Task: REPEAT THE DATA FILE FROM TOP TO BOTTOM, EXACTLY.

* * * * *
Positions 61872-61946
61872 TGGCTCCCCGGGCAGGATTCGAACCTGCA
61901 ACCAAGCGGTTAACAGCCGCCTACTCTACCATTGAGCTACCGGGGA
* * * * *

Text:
Positions 61872-61946
61872 TGGCTCCCCGGGCAGGATTCGAACCTGCA
61901 ACCAAGCGGTTAACAGCCGCCTACTCTACCATTGAGCTACCGGGGA